BMW Scholar Lauds 'Opportunity of a Lifetime'

Gabe Stumbo’s career path is moving along almost as smoothly as the impeccable assembly lines at BMW in Greer. The Piedmont Technical College (PTC) mechatronics major began a competitive two-year manufacturing apprenticeship known as BMW Scholars just last year. Ultimately, Stumbo hopes the experience will garner a permanent job offer. Based on the program’s long-term reputation, there is an extremely good chance of that.

“At this point, we have made about 99% of those who finished the program an offer,” said BMW Scholars Supervisor Eugene Grant. “The program is definitely building a track record of graduating high-quality people.”

Grant noted that, not only does the program help BMW recruit a qualified workforce, but Scholar recruits tend to stay once they are hired, largely because of the relationship they have developed with the company over the course of their apprenticeship.

“The retention of our graduates is extremely good,” he said. “From a business perspective, when training future talent for the plant, we want to hold on to them if we can.”

Since the BMW Scholars Program began in 2011, BMW has hired nearly 300 graduates. Growth has been swift and consistent. The inaugural class in 2011 had 14 Scholars. Last year’s graduating class numbered 76, its largest yet. PTC is one of four technical colleges partnering with BMW to send student applicants into the program. The bar for admission is high, and applicants are extensively vetted before acceptance.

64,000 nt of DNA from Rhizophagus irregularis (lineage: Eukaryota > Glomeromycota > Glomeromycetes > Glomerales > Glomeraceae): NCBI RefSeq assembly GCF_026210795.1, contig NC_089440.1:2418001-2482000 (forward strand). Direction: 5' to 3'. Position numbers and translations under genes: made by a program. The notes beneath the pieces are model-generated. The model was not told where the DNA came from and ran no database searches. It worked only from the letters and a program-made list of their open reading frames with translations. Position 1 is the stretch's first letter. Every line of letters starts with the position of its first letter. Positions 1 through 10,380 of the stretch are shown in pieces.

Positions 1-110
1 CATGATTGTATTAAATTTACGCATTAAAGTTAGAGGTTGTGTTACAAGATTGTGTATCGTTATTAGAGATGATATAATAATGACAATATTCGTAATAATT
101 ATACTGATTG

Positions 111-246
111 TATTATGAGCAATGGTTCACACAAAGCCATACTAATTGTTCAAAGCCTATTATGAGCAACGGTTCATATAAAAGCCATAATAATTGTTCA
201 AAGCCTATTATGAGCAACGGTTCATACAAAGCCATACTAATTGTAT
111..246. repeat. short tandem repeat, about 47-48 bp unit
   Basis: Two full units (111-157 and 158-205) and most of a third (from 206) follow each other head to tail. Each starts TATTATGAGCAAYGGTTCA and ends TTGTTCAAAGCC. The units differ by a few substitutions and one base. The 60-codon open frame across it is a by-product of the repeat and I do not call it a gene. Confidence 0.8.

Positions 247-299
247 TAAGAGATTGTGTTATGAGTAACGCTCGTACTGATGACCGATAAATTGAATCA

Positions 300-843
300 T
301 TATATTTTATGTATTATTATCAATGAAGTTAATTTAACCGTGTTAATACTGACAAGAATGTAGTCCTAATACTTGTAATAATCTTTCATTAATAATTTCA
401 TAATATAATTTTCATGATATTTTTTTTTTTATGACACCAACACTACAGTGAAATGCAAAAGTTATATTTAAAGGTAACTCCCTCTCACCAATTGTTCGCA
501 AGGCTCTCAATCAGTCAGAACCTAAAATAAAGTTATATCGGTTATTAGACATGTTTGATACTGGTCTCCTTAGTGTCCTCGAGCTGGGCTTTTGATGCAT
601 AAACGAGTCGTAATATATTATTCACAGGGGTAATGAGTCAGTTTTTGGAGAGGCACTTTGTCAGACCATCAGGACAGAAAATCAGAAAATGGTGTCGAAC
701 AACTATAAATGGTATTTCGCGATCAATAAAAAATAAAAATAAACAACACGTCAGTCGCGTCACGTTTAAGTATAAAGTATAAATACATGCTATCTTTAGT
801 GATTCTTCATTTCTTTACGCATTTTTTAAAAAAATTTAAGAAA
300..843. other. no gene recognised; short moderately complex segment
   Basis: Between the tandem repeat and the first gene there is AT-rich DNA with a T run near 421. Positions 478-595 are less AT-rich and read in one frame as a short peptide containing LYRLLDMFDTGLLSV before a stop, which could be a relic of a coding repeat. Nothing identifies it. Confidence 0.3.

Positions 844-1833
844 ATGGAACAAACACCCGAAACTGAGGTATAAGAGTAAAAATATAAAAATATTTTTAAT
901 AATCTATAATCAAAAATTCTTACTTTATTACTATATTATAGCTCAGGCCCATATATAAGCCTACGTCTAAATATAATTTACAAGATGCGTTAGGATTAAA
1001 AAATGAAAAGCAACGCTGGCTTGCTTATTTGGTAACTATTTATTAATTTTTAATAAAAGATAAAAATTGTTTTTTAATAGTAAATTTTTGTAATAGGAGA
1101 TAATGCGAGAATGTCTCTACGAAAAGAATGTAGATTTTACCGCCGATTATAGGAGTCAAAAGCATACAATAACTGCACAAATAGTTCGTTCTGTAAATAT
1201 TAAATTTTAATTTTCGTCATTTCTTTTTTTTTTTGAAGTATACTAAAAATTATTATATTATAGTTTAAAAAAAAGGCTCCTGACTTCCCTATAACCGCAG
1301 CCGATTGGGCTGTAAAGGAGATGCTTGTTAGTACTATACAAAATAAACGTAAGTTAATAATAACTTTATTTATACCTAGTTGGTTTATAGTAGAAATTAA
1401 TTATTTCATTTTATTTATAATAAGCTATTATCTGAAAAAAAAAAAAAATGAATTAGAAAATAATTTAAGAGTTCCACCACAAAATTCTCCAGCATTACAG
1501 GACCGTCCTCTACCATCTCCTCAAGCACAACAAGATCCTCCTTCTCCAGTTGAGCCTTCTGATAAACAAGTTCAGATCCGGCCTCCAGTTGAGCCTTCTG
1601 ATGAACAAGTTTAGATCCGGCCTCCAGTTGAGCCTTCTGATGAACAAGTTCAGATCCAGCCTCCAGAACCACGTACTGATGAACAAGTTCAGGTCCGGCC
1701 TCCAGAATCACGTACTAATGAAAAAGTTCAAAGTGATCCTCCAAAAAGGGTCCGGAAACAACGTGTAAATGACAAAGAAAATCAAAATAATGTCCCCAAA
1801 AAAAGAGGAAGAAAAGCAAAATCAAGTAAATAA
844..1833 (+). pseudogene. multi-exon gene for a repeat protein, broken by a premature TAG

BMW Scholars accepted Stumbo last October, and he began the program in December. The first year is heavily classroom-based, focusing on core competencies, at the training center on the BMW Greer campus. To maintain program eligibility, Scholars are required to sustain full-time enrollment year-round in a degree program related to one of the BMW Scholar tracks, which include mechatronics, maintenance, automotive, robotics, engineering, welding and logistics. Scholars put in 20 hours a week at BMW and are paid, like a second job, at a starting rate of $13.50 per hour, which is increased each semester.

Stumbo is looking at the experience as an audition of sorts. Employment is not guaranteed but remains a strong likelihood. Still, there is no time for complacency. The conscientious 19-year-old is leaving nothing to chance.

“In Year Two, we go into the plant and work under different supervisors and section leaders,” he said. “My goal is, when I go into those places, to make the best impression I can, to try my best in every single job.”

Over the course of the apprenticeship, each Scholar is continually ranked based on their performance. After the two years are completed, Stumbo says, the Scholars are entered into a process that could be likened to the NFL draft. The plant’s section leaders then hand-pick which Scholars they want for their areas. The competitive nature of it can be a strong motivator for the apprentices. “A little competition goes a long way,” Grant said.

The program is rigorous, but Stumbo noted that it very closely corresponds with the classes he has taken at PTC, and he has felt confident in his preparation so far.

“The skills I have learned at PTC have been very similar to what I’m applying now at BMW,” he said. “I am incredibly blessed that I got into this program. … When you go into the plant, it really makes your jaw drop, how efficient the robots are. You have to see it to believe it.”

At a time in his life when one’s choices can powerfully affect one’s destiny, Stumbo has no doubts that BMW Scholars is the right choice for him.

“It was one of the best decisions I have made in my life. I can already see that,” he said. “It’s just the opportunity of a lifetime. I am so honored to be accepted into this program.”

PTC will hold a BMW Scholars information session virtually at 1:30 p.m. on Thursday, March 18, 2021. Interested students should email Associate Dean of Students David Rosenbaum at



Gabe Stumbo outside the training center on the campus of BMW Manufacturing
Eugene Grant of BMW Manufacturing